To facilitate such deportations today, Trump said he would issue an executive order repealing birthright citizenship. This is the provision in the 14th Amendment which says any person born on U.S. soil unless they’re the child of a foreign diplomat, is automatically a U.S. citizen.

The president has no authority to override this guarantee, so any executive order trying to do so would be obviously unconstitutional and dictatorial. It would be nothing out of the ordinary for Trump, though. His anti-democratic ravings at the Christian conference came immediately after his attendance at a fundraiser for jailed right-wing Jan. 6 coup participants. There, he defended those who attacked the Capitol on his behalf as “great patriots” who would receive pardons if he is elected again.

He also repeated the lie that Black Lives Matter activists and “Antifa” were really responsible for the violence that happened when he tried to orchestrate the overthrow of the government in the last days of his administration.

Extending his anti-communist threats to the international arena, Trump said he would put a 24-hour deadline on China from the moment of his inauguration to remove its “military installations” from Cuba—installations which are not confirmed to even exist. He criticized the Biden administration for supposedly allowing the establishment of Chinese “listening posts” 90 miles from Florida.

His remarks concerning the Sunshine State’s security came just a day before Florida Sen. Rick Scott made his own anti-communist headlines by saying Reds of any variety were not welcome to visit. “We like freedom, liberty, capitalism, things like that,” Scott said, rambling off a list of three items, two of which are not necessarily connected to the third.

Anti-communism is nothing new for Trump. The seeds of his extreme right politics were probably planted in him by his father, Fred Trump—a past Ku Klux Klan supporter and notoriously racist New York landlord. Unconfirmed rumors have long swirled that the elder Trump was also a backer of the German-American Bund, the American outpost of Hitler’s Nazi Party in the 1930s.

President Trump also learned anti-communist witch-hunt tactics from one of their original practitioners. His chief political mentor early in life was lawyer Roy Cohn, sidekick of Sen. Joseph McCarthy, who made a name for himself “exposing” supposed Communist infiltration of the U.S. government in the early 1950s.

Trump’s zealous audience of Evangelical adorers. | AP

As chief counsel to the Senate Permanent Subcommittee on Investigations, Cohn built a career helping to send the Rosenbergs to die in the electric chair and as a union-busting attorney going after the left-led United Electrical Workers (UE). He pushed McCarthy’s search for communists and later helped Nixon get elected president.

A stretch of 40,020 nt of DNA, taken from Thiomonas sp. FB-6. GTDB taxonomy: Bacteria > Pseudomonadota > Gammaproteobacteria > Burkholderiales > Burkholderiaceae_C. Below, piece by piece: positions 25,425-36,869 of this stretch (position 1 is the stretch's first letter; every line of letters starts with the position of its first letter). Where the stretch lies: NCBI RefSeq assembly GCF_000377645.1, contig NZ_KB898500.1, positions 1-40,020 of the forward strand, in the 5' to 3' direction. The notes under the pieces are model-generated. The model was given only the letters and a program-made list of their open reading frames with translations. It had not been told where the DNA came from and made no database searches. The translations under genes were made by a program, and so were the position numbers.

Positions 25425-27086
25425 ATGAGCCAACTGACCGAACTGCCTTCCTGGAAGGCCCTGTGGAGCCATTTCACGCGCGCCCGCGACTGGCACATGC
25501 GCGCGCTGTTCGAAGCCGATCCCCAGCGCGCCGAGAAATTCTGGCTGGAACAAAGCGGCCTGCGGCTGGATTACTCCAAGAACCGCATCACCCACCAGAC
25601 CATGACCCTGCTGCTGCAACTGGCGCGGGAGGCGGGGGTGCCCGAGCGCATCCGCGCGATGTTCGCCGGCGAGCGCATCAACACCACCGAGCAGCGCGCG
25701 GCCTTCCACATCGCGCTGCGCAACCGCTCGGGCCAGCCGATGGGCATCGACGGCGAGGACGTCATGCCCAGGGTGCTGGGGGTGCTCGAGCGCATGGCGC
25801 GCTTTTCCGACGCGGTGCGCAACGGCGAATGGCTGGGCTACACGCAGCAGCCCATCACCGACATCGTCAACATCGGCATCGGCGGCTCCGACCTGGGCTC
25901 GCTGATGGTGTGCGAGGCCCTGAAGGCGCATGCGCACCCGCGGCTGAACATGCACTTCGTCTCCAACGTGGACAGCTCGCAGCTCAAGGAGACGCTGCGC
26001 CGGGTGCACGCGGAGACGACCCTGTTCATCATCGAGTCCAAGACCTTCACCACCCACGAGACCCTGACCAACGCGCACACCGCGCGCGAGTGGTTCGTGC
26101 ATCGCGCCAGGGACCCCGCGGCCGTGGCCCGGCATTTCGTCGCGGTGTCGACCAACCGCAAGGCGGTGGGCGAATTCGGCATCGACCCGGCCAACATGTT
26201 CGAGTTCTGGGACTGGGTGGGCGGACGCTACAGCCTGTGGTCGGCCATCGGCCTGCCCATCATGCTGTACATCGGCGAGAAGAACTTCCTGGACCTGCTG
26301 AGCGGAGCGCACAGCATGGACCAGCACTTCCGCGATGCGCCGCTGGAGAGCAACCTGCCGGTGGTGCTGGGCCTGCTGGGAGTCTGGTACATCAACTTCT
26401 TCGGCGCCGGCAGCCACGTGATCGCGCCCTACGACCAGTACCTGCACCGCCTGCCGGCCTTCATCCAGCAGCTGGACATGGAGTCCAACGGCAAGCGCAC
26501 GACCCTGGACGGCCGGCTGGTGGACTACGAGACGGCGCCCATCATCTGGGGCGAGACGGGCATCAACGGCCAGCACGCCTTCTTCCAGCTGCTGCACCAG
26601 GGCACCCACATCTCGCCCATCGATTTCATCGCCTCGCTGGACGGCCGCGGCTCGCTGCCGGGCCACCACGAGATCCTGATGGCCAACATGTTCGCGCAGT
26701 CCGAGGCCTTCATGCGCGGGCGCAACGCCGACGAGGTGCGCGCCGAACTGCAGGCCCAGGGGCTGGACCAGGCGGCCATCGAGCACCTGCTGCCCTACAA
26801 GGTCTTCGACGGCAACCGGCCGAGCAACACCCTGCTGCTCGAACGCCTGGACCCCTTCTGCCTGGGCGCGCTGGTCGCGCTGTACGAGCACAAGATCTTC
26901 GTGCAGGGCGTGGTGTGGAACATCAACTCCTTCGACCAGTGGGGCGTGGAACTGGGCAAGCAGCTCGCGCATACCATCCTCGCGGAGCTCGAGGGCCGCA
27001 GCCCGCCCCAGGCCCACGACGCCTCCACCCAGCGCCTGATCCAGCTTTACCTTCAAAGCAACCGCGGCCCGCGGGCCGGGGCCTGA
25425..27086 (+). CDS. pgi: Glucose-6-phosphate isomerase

After McCarthy was gone from the scene, Cohn became the right-hand man of Donald Trump in the 1970s. Cohn defended Trump and his father in court against government charges that they were discriminating against African-American and other minority tenants who applied to rent at their properties.

Periodically over the decades, Trump has dredged up charges of “socialism” and “Marxism” against political opponents, so the tactics on display at the Faith and Freedom Conference are not necessarily new. The 2020 Republican National Convention also made anti-communism a featured theme, but this weekend’s display certainly represents an escalation.

While Trump’s brand of anti-communism is sensationalist and often focuses on individual politicians or public officials he hopes to trash, it is part of a larger right-wing and capitalist project of demobilizing the entire progressive and union movement. Historically, anti-communism has been used to divide and distract, putting roadblocks in front of labor, civil rights, women, LGBTQ, and other struggles.

As Trump’s attacks this week show, even those who are not subscribers to socialist views are not immune from being targeted. Successfully resisting anti-communism, therefore, requires unity among all the forces fighting for democracy—not just those on the left.

We hope you appreciated this article. At People’s World, we believe news and information should be free and accessible to all, but we need your help. Our journalism is free of corporate influence and paywalls because we are totally reader-supported. Only you, our readers and supporters, make this possible. If you enjoy reading People’s World and the stories we bring you, please support our work by donating or becoming a monthly sustainer today. Thank you!


C.J. Atkins
C.J. Atkins

C.J. Atkins is the managing editor at People's World. He holds a Ph.D. in political science from York University in Toronto and has a research and teaching background in political economy and the politics and ideas of the American left.